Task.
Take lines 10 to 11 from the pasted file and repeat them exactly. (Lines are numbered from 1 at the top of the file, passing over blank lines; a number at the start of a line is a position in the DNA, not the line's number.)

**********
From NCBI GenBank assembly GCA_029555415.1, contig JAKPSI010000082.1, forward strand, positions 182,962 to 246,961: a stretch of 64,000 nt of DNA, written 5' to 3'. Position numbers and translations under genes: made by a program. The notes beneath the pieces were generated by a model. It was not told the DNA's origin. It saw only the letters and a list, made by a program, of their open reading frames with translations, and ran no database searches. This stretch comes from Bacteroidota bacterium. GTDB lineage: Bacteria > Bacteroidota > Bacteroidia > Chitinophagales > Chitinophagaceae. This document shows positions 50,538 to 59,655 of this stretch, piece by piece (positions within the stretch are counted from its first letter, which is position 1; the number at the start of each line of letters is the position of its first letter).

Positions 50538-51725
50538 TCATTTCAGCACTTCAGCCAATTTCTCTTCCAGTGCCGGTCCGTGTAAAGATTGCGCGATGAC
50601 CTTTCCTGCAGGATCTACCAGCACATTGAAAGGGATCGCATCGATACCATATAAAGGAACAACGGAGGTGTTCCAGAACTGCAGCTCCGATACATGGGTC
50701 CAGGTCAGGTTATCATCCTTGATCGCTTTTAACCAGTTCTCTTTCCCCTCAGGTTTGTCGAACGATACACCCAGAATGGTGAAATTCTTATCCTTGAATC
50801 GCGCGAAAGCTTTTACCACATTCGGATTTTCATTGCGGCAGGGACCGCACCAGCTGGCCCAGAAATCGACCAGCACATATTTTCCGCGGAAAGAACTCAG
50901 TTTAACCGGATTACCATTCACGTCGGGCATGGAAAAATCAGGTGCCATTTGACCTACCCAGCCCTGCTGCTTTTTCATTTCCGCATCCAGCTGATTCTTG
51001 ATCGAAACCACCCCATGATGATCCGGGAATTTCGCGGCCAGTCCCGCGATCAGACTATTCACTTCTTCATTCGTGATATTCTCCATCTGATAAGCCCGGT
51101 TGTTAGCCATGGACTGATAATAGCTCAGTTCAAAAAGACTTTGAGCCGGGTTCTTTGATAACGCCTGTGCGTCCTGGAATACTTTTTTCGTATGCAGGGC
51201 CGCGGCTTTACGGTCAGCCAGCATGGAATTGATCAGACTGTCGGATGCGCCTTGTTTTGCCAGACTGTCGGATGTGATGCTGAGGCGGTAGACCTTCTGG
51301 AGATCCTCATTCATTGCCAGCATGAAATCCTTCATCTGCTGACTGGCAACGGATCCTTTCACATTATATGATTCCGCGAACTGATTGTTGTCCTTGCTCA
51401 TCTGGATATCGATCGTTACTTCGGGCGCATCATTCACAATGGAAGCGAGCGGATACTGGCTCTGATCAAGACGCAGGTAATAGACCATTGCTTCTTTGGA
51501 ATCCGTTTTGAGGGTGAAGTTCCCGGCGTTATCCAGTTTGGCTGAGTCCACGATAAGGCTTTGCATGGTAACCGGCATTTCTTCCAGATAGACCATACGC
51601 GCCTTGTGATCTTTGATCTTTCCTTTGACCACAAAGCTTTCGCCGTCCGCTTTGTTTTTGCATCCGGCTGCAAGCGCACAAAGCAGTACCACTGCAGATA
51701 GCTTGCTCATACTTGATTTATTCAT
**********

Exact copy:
51201 CGCGGCTTTACGGTCAGCCAGCATGGAATTGATCAGACTGTCGGATGCGCCTTGTTTTGCCAGACTGTCGGATGTGATGCTGAGGCGGTAGACCTTCTGG
51301 AGATCCTCATTCATTGCCAGCATGAAATCCTTCATCTGCTGACTGGCAACGGATCCTTTCACATTATATGATTCCGCGAACTGATTGTTGTCCTTGCTCA